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Government works on rules for phased retirement

For the past year, the Office of Personnel Management has been working on regulations that will allow older federal workers to phase into retirement.

The idea is that these employees would continue to work part time, collect a partial pension — and pass on their knowledge and experience to the next generation of federal workers.

Many older workers are eagerly awaiting the program's launch.

"A lot of retirement-eligible workers don't feel ready to retire," said Jessica Klement, legislative director of the National Active and Retired Federal Employees Association. "They are nervous about what Congress will do with their pay and benefits. This way, they can dip their toe in the shallow end of the retirement pool."

Nearly 75,000 federal workers have retired in the first six months of this year, up 31 percent from a year ago. It is this sort of brain drain that prompted Congress last year to authorize phased retirement.

The Office of Personnel Management published proposed rules in June and finished collecting feedback last week. The federal agency is reviewing comments to see what changes, if any, are needed, said Kenneth J. Zawodny Jr., associate director of retirement services there.

Zawodny said the early comments he received from agencies and individuals fall into two categories: "When is it going to be in place? And how can I sign up for it?"

The goal is to make phased retirement available this year, Zawodny said.

But it won't be simply a matter of signing up. Though phased retirement is voluntary for workers, agencies get the final say on whether to offer it, based on their needs. And employees subject to mandatory retirement, such as law enforcement agents and firefighters, won't be eligible.

Zawodny said he's not sure how many agencies will offer phased retirement. "Most agencies are waiting to see what the final regulations are going to look like," he said.

But unions expect many takers among their members.

"I got inquiries from some of our members that work here at the IRS," said George Schlaffer, an IRS revenue agent and president of Chapter 62 of the National Treasury Employees Union in Baltimore.

Some are eligible to retire but either can't afford to or don't want to quit work entirely, Schlaffer said.

"Some people would be bored in retirement," he said.

Switching to part time always has been an option, but that might not bring in enough income to make ends meet, particularly for those with children in college, Schlaffer said.

"They will have more cash coming in [under phased retirement] than if strictly going part time," he said.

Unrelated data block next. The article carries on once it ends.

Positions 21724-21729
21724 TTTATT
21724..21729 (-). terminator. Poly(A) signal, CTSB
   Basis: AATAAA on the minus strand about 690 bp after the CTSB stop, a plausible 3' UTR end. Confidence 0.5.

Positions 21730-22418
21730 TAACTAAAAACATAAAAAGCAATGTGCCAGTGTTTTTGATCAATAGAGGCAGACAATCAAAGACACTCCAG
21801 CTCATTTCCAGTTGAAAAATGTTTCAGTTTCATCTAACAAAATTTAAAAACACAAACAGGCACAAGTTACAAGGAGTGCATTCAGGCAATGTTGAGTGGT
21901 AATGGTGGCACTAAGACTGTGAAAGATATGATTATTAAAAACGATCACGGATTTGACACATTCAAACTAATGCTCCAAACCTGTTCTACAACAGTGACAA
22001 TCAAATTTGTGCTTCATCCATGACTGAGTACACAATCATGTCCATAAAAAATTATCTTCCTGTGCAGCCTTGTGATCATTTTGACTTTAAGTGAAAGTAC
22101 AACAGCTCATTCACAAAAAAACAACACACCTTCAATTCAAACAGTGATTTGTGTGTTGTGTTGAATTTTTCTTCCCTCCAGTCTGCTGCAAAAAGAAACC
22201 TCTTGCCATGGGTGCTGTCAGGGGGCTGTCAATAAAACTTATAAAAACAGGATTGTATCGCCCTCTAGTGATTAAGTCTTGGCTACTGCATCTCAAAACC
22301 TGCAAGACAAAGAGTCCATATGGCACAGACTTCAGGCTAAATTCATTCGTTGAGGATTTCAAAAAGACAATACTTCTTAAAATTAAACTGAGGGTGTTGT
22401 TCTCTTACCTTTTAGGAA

Schlaffer, 64, who has worked 40 years with the IRS, said he might consider phased retirement after his two daughters finish school.

Under the rules proposed by OPM, phased retirement would be available to employees who have worked full time for the government in the previous three years and who are eligible for immediate retirement. Based on federal formulas, the earliest someone could phase into retirement is age 55.

Phased retirees would work a half-time schedule, allowing them to collect half their pay along with 50 percent of their annuity.

"It's going to be an agency call on how they do it," Zawodny said. For example, he said, an agency might have a phased retiree work one week and take the next week off.

Phased retirees would continue to accrue retirement benefits for their part-time work, and their pensions would be recalculated when they fully retire.

Participants would be required to mentor colleagues for at least 20 percent of their time on the job. It would be up to the agency to determine how this requirement is fulfilled.

Phased retirees could go back to full-time work if their agency approved. However, they would not be able to phase into retirement again.

Some groups have asked the agency to make even more workers eligible for the program.

"In this time of austerity budgeting, phased retirement should be extended to as many retirement-eligible employees as possible," Joseph A. Beaudoin, national president of the National Active and Retired Federal Employees Association, wrote to OPM. "With many federal agencies in a hiring freeze, phased retirement may be the difference in whether or not a position stays filled, at least part time."

Phased retires would participate in the government's health plan as if they were full-time workers. But worker groups asked the OPM to make it clear that phased retirees also would be able to participate in dental, vision and long-term care insurance, as well as in flexible spending accounts.

The National Treasury Employees Union asked the OPM to include a provision that would allow employees to appeal a decision by their employer on phased retirement.

Some younger workers, though, have raised concerns about phased retirement.

Joseph Flynn, national vice president with the American Federation of Government Employees in Ellicott City, said he has heard complaints that the program will prevent young and mid-career employees from being promoted.

"A vacancy usually means there is a position that will be posted and that means someone at a lower level is going to move up," Flynn said. "If that vacancy doesn't occur, there is no upward mobility."

But Schlaffer said he doesn't think that will be a problem.

"Most managers you talk to say they wish the older people would hang around," he said.

eambrose@baltsun.com

A brain drain?

The number of federal workers retiring this year is up 31 percent, fueling concerns of institutional memory loss

2012 2013

January 21,479 22,187

February 6,415 20,374

March 7,090 10,183

April 6,770 7,059

May 7,523 7,084

June 7,814 8,015

Total: 57,091 74,902

Source: Office of Personnel Management

Copyright © 2015, The Baltimore Sun
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